Rabbi Jeremy Rosen
Last updated: 2004-09-10
Rabbi Jeremy Rosen
What is it that defines a human being? The laughing animal? The talking animal? Are humans just more sophisticated animals with bigger brains?
The philosopher Peter Singer argues we are all of the same stuff and therefore morally there is no distinction between cruelty to animals and cruelty to humans. But it seems to me that humans are capable of far greater cruelty and in more sophisticated ways and degrees than animals.
This past week, in the pain and incredulity at the suffering inflicted by humans on humans once again, I have been thinking about those words of the book of Psalms that are so relevant during the Days of Awe, âWhat is man that You should consider him?â What indeed. We just about recover from one example of human beings behaving worse than animals when the boundaries of disgust are stretched once again by the behaviour of men and women that make us ashamed to be humans let alone Muslims or Christians or whatever.
Greek philosophy raised the issue of a âConsidered life.â Man and animal eat drink, procreate, defecate, and feel pain and pleasure. A human is supposed to âthinkâ and reflect on his life and act in conformity to standards and morals of whichever kind he or she is either trained or acquires through philosophical reflection. If a human does not reflect then he or she is no different to a naked ape (to use Desmond Morrisâs nice epithet). But what happens when reflection leads to fanaticism and fanaticism leads to bestiality? Yet âWhere the heart wants to go the mind is sure to follow.â We humans seem capable of arguing to justify anything. Indeed it was said of that British philosopher Bertrand Russell âthe higher the brow the lower the loins.â Thinking, reflecting is not enough.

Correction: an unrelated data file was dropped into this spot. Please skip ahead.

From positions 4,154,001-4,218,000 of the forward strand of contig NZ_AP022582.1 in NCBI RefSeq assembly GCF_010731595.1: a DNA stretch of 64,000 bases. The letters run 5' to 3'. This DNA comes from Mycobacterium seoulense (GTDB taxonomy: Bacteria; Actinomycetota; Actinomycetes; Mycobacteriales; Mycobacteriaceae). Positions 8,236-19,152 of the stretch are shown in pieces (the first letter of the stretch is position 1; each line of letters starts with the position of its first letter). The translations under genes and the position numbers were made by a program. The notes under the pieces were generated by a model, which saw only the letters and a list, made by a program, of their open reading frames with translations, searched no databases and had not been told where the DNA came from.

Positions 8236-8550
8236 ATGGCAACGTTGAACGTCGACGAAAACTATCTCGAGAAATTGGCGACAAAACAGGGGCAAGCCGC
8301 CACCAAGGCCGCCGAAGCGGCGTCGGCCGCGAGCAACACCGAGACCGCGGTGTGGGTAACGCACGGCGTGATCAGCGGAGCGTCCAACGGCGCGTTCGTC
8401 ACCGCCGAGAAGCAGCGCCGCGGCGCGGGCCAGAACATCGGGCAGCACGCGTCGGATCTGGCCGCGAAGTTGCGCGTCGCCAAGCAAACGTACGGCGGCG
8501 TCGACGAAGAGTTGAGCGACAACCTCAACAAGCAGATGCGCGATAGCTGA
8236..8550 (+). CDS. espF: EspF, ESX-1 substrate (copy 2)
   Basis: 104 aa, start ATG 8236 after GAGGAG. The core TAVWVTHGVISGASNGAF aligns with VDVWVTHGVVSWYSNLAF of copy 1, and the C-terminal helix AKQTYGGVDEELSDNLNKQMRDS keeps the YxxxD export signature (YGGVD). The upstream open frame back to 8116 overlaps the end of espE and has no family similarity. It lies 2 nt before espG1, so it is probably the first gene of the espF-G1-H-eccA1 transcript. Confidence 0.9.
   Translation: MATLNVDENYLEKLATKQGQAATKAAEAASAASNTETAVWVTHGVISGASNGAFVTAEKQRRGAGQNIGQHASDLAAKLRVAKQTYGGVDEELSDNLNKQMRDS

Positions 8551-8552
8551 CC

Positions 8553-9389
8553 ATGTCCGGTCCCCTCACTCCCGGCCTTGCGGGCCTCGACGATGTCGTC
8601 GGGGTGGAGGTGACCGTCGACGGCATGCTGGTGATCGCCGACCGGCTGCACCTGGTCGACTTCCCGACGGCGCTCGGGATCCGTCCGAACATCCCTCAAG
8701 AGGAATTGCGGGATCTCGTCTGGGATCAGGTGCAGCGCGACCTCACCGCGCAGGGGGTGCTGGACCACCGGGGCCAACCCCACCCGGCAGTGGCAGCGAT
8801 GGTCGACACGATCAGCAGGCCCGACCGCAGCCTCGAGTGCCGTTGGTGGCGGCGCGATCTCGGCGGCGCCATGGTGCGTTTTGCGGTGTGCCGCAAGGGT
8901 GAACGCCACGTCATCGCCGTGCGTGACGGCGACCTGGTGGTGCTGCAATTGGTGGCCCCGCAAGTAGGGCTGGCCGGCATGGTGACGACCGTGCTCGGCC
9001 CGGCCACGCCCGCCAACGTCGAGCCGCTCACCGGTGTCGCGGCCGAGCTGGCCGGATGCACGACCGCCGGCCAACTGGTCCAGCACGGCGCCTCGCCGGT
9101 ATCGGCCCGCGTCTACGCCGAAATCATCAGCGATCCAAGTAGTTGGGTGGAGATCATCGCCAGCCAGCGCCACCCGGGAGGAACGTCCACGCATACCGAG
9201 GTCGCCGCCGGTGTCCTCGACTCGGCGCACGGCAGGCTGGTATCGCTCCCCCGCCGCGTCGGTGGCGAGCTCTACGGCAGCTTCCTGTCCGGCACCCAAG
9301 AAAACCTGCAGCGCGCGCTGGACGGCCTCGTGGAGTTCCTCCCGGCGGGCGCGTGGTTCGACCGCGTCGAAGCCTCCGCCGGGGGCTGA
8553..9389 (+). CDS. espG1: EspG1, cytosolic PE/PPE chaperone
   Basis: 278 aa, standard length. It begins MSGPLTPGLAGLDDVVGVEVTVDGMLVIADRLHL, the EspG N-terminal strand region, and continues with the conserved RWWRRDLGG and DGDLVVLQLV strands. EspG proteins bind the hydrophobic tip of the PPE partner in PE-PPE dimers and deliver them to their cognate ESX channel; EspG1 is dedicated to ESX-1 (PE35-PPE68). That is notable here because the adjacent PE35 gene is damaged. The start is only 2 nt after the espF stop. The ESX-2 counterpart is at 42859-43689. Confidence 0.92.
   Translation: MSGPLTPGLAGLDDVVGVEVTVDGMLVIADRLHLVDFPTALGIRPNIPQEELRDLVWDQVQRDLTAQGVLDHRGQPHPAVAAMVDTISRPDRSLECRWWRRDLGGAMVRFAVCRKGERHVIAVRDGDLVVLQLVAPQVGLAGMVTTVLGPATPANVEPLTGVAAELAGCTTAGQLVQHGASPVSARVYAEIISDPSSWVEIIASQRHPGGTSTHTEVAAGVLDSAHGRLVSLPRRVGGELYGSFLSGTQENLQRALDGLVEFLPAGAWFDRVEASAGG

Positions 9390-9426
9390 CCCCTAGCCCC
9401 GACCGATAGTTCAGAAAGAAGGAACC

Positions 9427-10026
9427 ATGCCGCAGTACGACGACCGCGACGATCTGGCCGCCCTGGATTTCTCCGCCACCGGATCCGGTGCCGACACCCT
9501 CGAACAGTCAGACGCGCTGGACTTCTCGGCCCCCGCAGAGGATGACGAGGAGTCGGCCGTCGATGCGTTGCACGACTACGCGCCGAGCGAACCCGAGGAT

After all it was Arafat, a Nobel Peace Prize winner who launched the idea in our generation of killing blameless innocents in the name of a âjust cause.â And were the Monks of the Inquisition animals? Yet they were prepared to burn innocent children to death in the name of their cause! And Islam is the religious cause in the name of which unspeakable horror is perpetrated on babies and children in Beslan.
This is why we need to have a relationship with God that transcends logic. And yet if it is left uncontrolled it spirals into chaos and that is why we need the discipline of Torah and a written constitution to check and balance.
There is a fascinating debate in the Talmud and then taken up in a commentary on the Mishna by Rabbi Israel Lifshitz (Tifferet Yisrael.1782-1860) based on the statement in Ezekiel that the flesh of the non-Jews is like that of asses. One rabbinic opinion said that only the Children of God could be called humans, Adam. The context in Chapter 22 makes it abundantly clear that Ezekiel was talking about those idolaters who had no values or morals. Indeed this is why the Bible is so aggressive towards the Canaanite tribes, because their 'religion' was one which permitted whatever one wanted to do. âMight was rightâ and there were no limitations or restrictions. To use a modern idiom âIf you felt like doing it, it must be right.â The proof that derogatory attitudes only applied to such people was that so long as one kept the seven basic Noah laws which included not being cruel to man or beast, one would be treated to equal civil rights in a Jewish community regardless of background.